Meet Wondu Wondu is an inspiring community advocate for people living with cancer in Ethiopia. After losing a young son to acute lymphoblastic leukemia (ALL), Wondu founded the Mathios Wondu Cancer Society in his son’s name. The aim of the organization is to provide care, treatment, and social support to women, children, and other vulnerable […]
Meet Muna & Babesh Babesh is a five-year-old boy receiving treatment for stage four neuroblastoma in Kathmandu, Nepal. His family’s home is in Itahari, nine hours by car from Kathmandu. After Babesh was diagnosed, he and his mother Muna moved to a small apartment in Kathmandu so that he could receive treatment. His father works […]
Meet Fortuna Fortuna Messaye is a 14-year-old girl from a small rural village in Ethiopia. Four years ago, she started to feel extremely tired and lightheaded. As the local hospital did not have the equipment needed to diagnose or treat her illness, she and her mother traveled to Addis Ababa, Ethiopia’s capital city. After visiting […]
Nigist’s Story Nigist Dageto is 35 years old and lives in the Wolayta District of Ethiopia. A few years ago, she noticed that a lump had formed in her armpit and she went to the hospital to have it checked out. Upon further examination, the doctor informed Nigist that she had breast cancer, and she […]
In honor of World Cancer Day 2018, NCD Synergies and the Lancet NCDI Poverty Commission are sharing video narratives of four people living with cancer in rural Ethiopia and Nepal. Their stories, part of the Voices of NCDI Poverty initiative, highlight the importance of addressing the equity gap in access to cancer services among the world's poorest populations.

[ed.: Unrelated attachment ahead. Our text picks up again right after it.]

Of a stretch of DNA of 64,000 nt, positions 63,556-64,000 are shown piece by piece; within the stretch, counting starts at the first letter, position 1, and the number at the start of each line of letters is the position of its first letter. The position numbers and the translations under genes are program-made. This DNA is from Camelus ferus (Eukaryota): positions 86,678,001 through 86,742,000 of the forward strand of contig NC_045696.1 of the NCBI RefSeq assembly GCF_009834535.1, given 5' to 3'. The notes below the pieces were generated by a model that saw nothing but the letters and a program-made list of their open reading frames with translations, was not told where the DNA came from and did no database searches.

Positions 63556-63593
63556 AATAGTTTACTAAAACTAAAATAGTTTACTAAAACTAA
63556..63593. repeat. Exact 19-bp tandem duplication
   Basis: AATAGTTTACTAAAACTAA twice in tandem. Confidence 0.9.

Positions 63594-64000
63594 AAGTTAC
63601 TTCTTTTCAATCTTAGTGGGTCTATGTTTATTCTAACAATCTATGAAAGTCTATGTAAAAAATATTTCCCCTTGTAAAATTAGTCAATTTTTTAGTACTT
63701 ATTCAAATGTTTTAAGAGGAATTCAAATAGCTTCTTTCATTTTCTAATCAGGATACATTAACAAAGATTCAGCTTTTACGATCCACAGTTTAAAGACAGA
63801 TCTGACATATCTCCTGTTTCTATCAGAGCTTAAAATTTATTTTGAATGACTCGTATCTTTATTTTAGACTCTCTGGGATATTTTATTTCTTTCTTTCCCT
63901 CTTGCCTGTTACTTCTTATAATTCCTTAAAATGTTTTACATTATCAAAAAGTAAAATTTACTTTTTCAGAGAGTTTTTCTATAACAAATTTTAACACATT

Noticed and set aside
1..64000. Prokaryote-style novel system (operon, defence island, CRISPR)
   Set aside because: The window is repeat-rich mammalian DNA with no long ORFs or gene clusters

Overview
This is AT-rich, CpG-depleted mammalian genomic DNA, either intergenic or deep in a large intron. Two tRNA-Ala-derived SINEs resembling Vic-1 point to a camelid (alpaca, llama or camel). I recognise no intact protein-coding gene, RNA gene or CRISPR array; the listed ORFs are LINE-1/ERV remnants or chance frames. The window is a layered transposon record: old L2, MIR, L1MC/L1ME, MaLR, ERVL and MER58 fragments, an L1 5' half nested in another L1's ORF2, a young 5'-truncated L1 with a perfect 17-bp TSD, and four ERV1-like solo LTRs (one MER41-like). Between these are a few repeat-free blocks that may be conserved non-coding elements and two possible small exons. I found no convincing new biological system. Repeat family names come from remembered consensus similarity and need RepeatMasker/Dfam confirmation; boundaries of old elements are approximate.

This report synthesizes the main themes covered during a World Bank hosted South-South Knowledge Exchange (SSKE) on Cancer Care and Control in Africa in 2015, that aimed to increase knowledge and uptake of effective strategies, and bolster regional collaboration through peer-to-peer learning.
On World Cancer Day, the NCD Synergies team reflects on the need to address global disparities in cancer care, the ways in which the HIV/AIDS movement can inform the future of policy and advocacy for cancer and NCDs in low-income countries, and how individuals can get involved moving forward.
Published in December 2015 by the Frederick S. Pardee Center at Boston University, this report examines the ways in which the global HIV/AIDS movement can inform the future of political advocacy, funding, and treatment delivery for cancer and non-communicable diseases in sub-Saharan Africa.
This article discusses the economic and health systems dimensions of global childhood cancer outcomes, using access to medicines as an example of barriers to care. Authors also make a call to improve investment in research that explores the intersections between childhood cancer and health systems in low- and middle-income countries.
This article, based on PIH's experiences at Butaro District Hospital in rural Rwanda, reviews cancer pathology services in rural Rwanda and provides an model for establishing anatomic pathology capacity to support cancer diagnosis in resource-limited settings.